In another blowup of spectacular fashion, Iowa-based futures and currency brokerage Peregrine Financial Group (PFGBest) shocked the trading industry on Monday as it froze trading accounts and announced that $200 million in customer funds appear to be missing. This happened less than nine months after the MF Global's demise.
On Monday, the National Futures Association, the US futures industry’s self-regulatory body, released an emergency order and put the company's funds on hold.
PFGBest told clients that "some accounting irregularities are being investigated regarding company accounts... the NFA and other officials have put all funds on hold, and PFGBest is in liquidation-only status with our clearing FCM. What this means is no customers are able to trade except to liquidate positions. Until further notice, PFGBest is not authorized to release any funds."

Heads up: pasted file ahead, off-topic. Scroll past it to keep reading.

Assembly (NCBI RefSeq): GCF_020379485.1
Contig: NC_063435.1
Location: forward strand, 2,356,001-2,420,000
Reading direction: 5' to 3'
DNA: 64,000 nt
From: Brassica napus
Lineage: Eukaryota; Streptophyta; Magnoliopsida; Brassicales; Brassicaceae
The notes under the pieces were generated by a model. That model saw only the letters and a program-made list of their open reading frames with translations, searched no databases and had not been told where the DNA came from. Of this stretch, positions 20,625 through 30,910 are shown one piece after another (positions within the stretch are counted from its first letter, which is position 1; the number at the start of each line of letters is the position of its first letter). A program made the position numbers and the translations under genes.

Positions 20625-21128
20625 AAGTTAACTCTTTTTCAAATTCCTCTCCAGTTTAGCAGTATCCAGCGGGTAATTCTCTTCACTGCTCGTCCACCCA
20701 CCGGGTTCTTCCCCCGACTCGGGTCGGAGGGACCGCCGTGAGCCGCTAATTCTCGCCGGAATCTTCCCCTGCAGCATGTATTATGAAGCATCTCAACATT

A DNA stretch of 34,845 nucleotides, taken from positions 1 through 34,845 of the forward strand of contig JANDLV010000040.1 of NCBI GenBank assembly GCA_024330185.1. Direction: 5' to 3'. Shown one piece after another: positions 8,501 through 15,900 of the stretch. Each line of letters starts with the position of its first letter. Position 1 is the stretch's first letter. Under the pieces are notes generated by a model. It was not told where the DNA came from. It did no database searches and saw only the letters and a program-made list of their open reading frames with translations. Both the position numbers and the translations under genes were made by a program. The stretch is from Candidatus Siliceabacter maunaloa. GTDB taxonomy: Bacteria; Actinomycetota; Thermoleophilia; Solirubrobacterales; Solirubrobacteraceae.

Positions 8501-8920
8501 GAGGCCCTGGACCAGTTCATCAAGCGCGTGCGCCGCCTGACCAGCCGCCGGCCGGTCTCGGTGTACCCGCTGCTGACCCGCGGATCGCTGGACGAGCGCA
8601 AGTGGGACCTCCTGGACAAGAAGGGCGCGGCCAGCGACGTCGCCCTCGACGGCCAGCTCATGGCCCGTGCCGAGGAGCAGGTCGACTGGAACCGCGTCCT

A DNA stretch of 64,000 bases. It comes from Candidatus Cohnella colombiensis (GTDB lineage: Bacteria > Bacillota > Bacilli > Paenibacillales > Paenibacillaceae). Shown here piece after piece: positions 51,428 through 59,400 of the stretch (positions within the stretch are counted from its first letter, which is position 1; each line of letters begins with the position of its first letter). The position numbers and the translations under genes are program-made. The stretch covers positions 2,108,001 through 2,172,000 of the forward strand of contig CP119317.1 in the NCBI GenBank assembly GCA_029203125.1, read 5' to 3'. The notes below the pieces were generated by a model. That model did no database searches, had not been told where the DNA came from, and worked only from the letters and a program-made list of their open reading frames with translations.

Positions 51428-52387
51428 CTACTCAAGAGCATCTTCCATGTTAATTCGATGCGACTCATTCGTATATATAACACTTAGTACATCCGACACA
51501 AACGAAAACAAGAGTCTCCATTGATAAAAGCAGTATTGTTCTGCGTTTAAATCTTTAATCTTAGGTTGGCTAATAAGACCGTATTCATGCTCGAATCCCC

The company reported an estimated $200 million shortfall, and hid the fact the money was missing for more than two years, despite reporting to Commodity Futures Trading Commission (CFTC) as recently as June that they held around $400 million in client assets.
A few hours after the PFGBest disclosure, company founder and chairman Russell Wasendorf Sr. was found inside his car in an alleged suicide attempt near the Cedar Falls, Iowa company headquarters. 64-year old Russ Sr., was reportedly airlifted to University of Iowa Hospitals and Clinics and sunk in a coma.
Early Tuesday, the CFTC filed a lawsuit against the company and its founder, with accusation of fraud, customer funds violations and misstatement of financial records.
After serving clients for 20 years, PFGBest filed on Tuesday evening for protection under Chapter 7 of the US bankruptcy code, which showed the company "has between $500 million and $1 billion of assets, between $100 million and $500 million of liabilities, and between 10,000 and 25,000 creditors." The bankruptcy move was signed by Russell Wasendorf, Jr., the 42-year old President and Chief Operating Officer of the company.